Hustle’ delivers martial arts masterpiece
Mark Bemenderfer | Wednesday, September 14, 2005
Stephen Chow is a creative genius. His films have a pure, original quality that is not often found in modern movies. “Kung Fu Hustle,” his latest movie, is also perhaps his best one yet.
The setting is Shanghai during the 1940s. The previous gang that reigned over the region, The Crocodile Gang, has just been replaced by the notorious Axe Gang. The sequence in which they come to power is both amusing and visually inspired to watch, a trait that defines the rest of the movie.
Parallel to the Axe Gang plot is that of lowlife thug Sing, played by director Stephen Chow, and his sidekick Bone, played by Chi Chung Lam. They are two small-time thugs who are trying to prove their own notoriety and join the axe gang.
The two try to pull a scam at a small slum complex, and inadvertently involve the Axe Gang with the complex’s affairs. From there, it becomes obvious that no one is as they seem.
“Kung Fu Hustle” is a masterpiece. The back of the DVD case claims that it’s a mixture of “Looney Tunes” and “Kill Bill,” but even that description does not do the movie justice. It is quite simply like no other movie that has come before it. Even Chow’s earlier works, while imaginative and creative in their own right, don’t quite match the creativity found in his latest offering.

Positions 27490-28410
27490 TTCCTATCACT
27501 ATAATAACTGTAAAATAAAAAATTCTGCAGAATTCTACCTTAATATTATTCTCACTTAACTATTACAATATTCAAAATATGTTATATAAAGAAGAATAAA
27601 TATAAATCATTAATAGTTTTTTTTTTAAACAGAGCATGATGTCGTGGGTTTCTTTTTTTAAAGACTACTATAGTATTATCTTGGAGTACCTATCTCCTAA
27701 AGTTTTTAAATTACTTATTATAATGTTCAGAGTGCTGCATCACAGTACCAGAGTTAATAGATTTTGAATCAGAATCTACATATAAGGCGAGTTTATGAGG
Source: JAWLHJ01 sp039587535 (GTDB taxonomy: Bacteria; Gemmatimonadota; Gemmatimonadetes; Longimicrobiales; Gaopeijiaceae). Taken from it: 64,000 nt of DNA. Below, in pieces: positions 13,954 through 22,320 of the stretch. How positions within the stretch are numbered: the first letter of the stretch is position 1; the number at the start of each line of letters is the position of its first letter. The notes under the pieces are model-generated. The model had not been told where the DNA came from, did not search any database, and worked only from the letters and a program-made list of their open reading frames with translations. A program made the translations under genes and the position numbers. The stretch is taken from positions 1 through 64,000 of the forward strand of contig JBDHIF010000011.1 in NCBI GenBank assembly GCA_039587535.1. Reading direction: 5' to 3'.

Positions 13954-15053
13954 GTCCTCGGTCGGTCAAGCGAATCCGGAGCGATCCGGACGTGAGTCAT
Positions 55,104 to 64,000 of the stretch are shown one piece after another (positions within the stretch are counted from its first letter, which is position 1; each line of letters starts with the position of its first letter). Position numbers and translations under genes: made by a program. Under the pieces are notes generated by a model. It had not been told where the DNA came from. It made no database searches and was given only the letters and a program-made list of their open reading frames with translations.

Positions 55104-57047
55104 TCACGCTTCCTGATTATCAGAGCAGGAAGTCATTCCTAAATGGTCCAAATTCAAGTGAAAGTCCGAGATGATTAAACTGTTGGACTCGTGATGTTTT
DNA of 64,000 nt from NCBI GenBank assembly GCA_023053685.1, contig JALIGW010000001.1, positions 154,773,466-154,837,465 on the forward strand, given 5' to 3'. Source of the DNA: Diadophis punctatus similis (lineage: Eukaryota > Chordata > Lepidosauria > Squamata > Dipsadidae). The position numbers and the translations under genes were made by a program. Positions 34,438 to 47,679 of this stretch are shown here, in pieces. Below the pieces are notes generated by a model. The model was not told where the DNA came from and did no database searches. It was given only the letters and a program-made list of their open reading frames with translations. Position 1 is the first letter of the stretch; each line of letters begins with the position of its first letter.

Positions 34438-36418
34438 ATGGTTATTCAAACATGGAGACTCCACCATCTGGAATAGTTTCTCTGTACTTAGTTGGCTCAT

“Shaolin Soccer,” Chow’s previous work, was impressive. The very notion of combining soccer with computer rendered martial arts may have seemed abstract, but it was pulled off to great effect. In a scene at the beginning of the DVD, Chow references “Shaolin Soccer” in a humorous way, giving fans of his work a treat.
The video and sound are of the utmost quality, as can be expected from a Sony Classics release. It is a good thing too, as this is definitely a movie that appeals to the senses. The sheer imagery within the movie is worth at least a glance.
In regards to sound, however, there is one complaint. Many film purists prefer to watch movies subtitled with the original language track playing. Normally that is a judgment call, but in regards to “Kung Fu Hustle,” that would be a mistake.
The subtitles are some of the worst to ever grace a video, often having very little to do with what is actually being said. The dubbing is done much more effectively, and one can only assume its closer to its source material.
The special features are also up to the Sony Classics standard, with enough to please any DVD aficionado. The commentary is good, as it contains not only the director but several of the stars giving their insights and stories about the film.
“Behind the scenes of Kung Fu Hustle” is an amusing documentary behind the movie, also starring some of the film’s stars.
There are the standard deleted scenes and bloopers as well, some of which are good for a laugh. There is also an interview with Chow conducted by Ric Myers, a martial arts film author. It’s a good way to round out the movie, completing it with some solid extras.
“Kung Fu Hustle” should be watched by anyone who is interested in films. The movie is such an unusual, visceral experience that it would be a shame to miss it.